Tassimo VS Dolce Gusto


I used to absolutely hate coffee; I thought it smelled of cigarettes and looked like dirt and never understood why anyone would want a hot cup of that. Then one day a switch in my brain changed position and I just couldn’t get enough of the beautiful taste of roasted coffee beans.

Christmas 2015 was on the horizon and my lovely parents pestered me daily about what I wanted wrapped under the tree. I still had no idea what I wanted until one day during a trip to Tesco I saw a Dolce Gusto coffee machine on offer. I took a picture and sent it to my parents as a possible Christmas gift from them to me. They bought the coffee machine and I knew about it before Christmas.

Here’s where it started to go wrong: I was looking at coffee machines on the Internet and saw that Tassimo offered many different brands of hot chocolates and coffees including Cadbury and Costa. I thought about the Dolce Gusto under the tree and regretted asking for it. I told my parents that I thought Tassimo was a better choice and asked if they still had the receipt so they could get an exchange. They had the receipt but decided to keep the Dolce Gusto for themselves and get a Tassimo for me. We went to curries and bought the Tassimo for my Christmas.

Here’s where it went wrong a second time: I started looking up the coffee ‘t-disc’ types and I was met with a very large number of terrible reviews. Almost everyone said the new milk pods (the recipe has apparently changed to reduce the packaging size) were disgusting and a lot of people said they were switching to a Nespresso or Dolce Gusto machine instead. The reviews on pods for Dolce Gusto were abundantly positive. I wanted to punch myself in the face for buying the Tassimo. I asked my parents to take back the Tassimo and give me the unopened Dolce Gusto. My parents decided to keep the Tassimo.

Christmas has passed and I have now tried coffee from both machines.

If only somebody had reviewed the machines against each other and saved me this ridiculous tirade. I guess I’ll have to be the one to review it for the coffee lovers who wish to purchase their own machine and face the same decision.

Tassimo: On paper, Tassimo looks like a far stronger machine for one reason. There are a vast range of coffee, hot chocolate and tea brands available as (pods) T discs. Milka, Costa, Kenco and Twinings to name a few. The drinks must taste fantastic why else would all of those brands want to be associated with Tassimo? The machine I tested was a Tassimo Vivy, an adorable little chunky machine with intellibrew technology. It would fit perfectly into any kitchen without taking up masses of space. The intellibrew technology means that when you put your t disc in the machine, the only other thing left to do is push a button; the machine scans the t discs bar code and knows how much to pour. This feature I admit is very cool and to my knowledge is also available on some of the more expensive Dolce Gusto Machines. I tried the Costa Latte, the ‘Morning Cafe’ and the pure Colombian Kenco. The Costa Latte was poor; it was watery, thin and the milk tasted a little too fake. I agreed with the reviews online without having actually tried the old milk t discs. The two other drinks I tried (both black coffee) were actually very nice but I had to add my own milk which in my opinion defeats the purpose of having a machine in the first place. The drink-making process also seemed to drag on for a long time, waiting for water to warm, hearing strange noises, not knowing when or if the water will pour after pressing the button.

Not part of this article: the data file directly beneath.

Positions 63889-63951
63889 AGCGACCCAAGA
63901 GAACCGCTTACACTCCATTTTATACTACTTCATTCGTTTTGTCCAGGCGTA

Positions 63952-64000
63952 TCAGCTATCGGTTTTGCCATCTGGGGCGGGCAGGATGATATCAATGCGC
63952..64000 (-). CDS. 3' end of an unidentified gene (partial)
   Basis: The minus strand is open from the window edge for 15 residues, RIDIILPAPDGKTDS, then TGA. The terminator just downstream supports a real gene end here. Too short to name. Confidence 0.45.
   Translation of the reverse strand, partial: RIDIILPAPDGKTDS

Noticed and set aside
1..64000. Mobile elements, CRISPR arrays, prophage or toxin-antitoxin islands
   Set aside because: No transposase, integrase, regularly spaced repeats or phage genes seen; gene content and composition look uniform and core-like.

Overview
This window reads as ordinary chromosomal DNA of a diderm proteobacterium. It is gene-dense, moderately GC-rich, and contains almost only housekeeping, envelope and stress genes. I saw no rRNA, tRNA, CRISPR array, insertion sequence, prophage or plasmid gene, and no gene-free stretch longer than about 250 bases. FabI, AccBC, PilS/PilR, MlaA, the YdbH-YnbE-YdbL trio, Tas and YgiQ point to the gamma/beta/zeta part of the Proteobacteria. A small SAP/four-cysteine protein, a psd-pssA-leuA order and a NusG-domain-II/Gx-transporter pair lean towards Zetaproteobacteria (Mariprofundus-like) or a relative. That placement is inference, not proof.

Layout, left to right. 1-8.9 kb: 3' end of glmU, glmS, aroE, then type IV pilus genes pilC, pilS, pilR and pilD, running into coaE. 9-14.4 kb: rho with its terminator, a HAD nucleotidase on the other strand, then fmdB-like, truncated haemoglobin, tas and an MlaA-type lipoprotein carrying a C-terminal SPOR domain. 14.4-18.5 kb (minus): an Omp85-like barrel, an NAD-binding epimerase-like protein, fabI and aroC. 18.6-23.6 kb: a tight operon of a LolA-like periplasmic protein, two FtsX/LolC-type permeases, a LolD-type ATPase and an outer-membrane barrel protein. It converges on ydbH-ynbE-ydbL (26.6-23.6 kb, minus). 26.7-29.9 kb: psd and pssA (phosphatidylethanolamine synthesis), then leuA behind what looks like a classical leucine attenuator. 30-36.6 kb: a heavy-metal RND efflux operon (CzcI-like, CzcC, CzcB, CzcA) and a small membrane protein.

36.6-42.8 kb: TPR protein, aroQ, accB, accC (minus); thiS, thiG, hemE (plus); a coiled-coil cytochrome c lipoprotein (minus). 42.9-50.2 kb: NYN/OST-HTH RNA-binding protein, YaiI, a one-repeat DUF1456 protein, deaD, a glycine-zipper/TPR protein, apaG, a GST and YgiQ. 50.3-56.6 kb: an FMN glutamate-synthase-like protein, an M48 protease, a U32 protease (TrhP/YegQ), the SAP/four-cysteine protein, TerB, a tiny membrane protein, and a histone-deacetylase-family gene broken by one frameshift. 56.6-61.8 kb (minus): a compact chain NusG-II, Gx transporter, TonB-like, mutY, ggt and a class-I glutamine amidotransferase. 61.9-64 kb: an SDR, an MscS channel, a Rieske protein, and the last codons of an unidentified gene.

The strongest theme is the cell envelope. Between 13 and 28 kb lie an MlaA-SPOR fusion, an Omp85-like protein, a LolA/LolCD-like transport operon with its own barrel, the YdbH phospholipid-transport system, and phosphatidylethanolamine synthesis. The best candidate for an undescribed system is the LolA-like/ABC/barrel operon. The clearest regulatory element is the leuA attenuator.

Overall, the huge choice of drink brands available does not make up for the disgusting milk and slow drink-making process. I’d give the Tassimo Vivy a 5/10.


Dolce Gusto: With a selection of own brand drinks and not much else, Dolce Gusto doesn’t seem to be as trendy as the Tassimo. The machine I tested was the Dolce Gusto Jovia, a relatively small machine with a strange curved design. This machine is manual so in order to make a drink you have to manually stop-and-start the pouring with a little switch on the top of the machine.  At first I found this very annoying but after I had made a few drinks I found this to be one of my favourite things; it’s hard to overfill a cup or use too much milk when you have total control. The milk pods for the Dolce Gusto are wonderfully frothy and taste fresh. The coffee and hot chocolate pods are also delicious. I tried the Latte Macchiato, Chococino and the Grande. The drinks have a classy feel to them and I cannot stress enough how good they taste. The machine heats up at the beginning before you even make a drink and the button you use to turn the machine on lights up green to let you know it’s ready. This is also a great feature the Tassimo was lacking in. It’s nice to know your machine is ready to use rather than waiting around unsure if your drink is gonna be ready in 10 seconds or 10 minutes.